Andrew Wilson is teaching pastor at King’s Church in London, part of the Newfrontiers network. He co-authored Echoes of Exodus with Alastair Roberts, and recently published Spirit and Sacrament, a proposal for “eucharismatic” worship and church life.
Wilson’s proposal is two-sided: He wants to deepen Evangelical worship, and to liven up liturgical churches. Both sides are “retrieval” projects. He commends sacraments and historic liturgy to non-liturgical churches, and he argues that the church’s history is more “charismatic” than non-charismatics recognize.
In short, he thinks it possible to “have one’s ecclesiological cake and eat it,” since “there is no reason, beyond a series of historical accidents, why there cannot be churches in which set prayers are followed by spontaneous prophecies, and the ‘altar call’ summons people to the Communion Table, and the rhythmic recital of the Nicene Creed builds into an explosion of musical celebration, with dancing in the aisles and angels in the architecture” (19).
I agree. No reason at all. Stiffened though I am by Lutheran upbringing, Reformed conviction, and middle age, I’d love to be part of the service Wilson describes.
Wilson rightly begins his discussion of sacraments with a theology of gift (charis). In one of the many thrilling passages in the book, he points out that Jesus’s parables “reinforce the picture of God as an irrepressible giver”:
Once there was a farmer who scattered seed so liberally that most of it didn’t take root. Once there was a king who gave remittance for a debt of ten thousand talents. Once there was a vineyard-owner who gave people far more than their work was worth. . . . Once there was a king who gave wedding invitations to every undesirable in the country (28-29).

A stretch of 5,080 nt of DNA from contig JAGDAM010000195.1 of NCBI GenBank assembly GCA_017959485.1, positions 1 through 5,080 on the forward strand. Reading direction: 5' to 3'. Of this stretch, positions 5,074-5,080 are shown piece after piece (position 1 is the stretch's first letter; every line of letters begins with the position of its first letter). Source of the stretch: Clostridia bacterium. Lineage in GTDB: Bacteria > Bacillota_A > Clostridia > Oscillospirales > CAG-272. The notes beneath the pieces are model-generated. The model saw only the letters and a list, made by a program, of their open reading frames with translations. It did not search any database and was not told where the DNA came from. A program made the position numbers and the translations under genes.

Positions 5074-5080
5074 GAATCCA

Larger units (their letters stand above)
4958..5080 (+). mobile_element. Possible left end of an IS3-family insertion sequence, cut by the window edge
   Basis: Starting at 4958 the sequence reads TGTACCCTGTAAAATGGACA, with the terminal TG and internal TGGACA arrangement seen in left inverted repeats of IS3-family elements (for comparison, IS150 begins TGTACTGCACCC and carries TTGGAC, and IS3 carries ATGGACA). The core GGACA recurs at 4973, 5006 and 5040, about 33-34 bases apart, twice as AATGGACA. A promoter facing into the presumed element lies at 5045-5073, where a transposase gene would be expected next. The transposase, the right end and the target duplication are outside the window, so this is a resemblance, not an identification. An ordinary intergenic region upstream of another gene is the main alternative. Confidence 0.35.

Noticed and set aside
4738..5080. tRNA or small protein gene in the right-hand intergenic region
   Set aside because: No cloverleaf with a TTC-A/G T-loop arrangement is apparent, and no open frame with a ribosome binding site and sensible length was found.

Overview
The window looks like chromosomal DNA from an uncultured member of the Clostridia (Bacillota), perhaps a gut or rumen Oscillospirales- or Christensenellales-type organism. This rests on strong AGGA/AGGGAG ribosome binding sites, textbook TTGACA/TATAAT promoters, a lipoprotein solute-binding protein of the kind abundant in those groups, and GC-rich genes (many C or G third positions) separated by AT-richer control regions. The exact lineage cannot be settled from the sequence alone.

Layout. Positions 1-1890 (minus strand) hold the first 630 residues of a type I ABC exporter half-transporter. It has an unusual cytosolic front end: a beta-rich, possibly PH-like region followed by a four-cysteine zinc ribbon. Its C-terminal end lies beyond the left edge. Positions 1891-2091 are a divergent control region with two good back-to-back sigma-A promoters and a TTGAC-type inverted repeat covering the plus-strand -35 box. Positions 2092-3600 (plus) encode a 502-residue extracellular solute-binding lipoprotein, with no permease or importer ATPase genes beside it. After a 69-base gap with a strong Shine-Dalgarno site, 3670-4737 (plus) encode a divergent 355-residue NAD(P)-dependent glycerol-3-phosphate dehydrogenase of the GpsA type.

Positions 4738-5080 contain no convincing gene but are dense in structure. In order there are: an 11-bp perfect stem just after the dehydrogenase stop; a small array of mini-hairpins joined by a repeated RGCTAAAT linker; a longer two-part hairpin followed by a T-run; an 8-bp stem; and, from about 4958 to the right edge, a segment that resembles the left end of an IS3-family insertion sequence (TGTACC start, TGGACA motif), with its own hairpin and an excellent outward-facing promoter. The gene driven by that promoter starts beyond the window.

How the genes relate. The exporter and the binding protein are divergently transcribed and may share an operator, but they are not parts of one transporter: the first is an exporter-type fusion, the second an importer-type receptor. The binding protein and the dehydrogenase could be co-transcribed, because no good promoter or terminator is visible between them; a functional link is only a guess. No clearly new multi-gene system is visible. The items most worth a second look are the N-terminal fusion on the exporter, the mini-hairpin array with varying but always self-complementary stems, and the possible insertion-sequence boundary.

All Christian theology, Wilson observes, is a theology of gift (31).
God’s gifts elicit joy; we move from charis to chara. In Scripture, wine is the chief symbol of joy. Jesus’ sign at Cana indicates that “joy and abundance and restoration, and even glory, are breaking into the world” (48). The Eucharist brings together charis and chara: it is the gift of joy in the Spirit.
Sacraments give depth to Christian experience. Wilson nicely illustrates this by analogy with trampolining: To spring higher, you need to go deeper. Charismatics take note. But the opposite is also true: To go deeper, you need to go higher. Stale liturgists take note.
Wilson makes a historical and exegetical case for the continuation of charismatic gifts, a topic for another time and place. For the present, I commend Wilson’s book for your delight and instruction.
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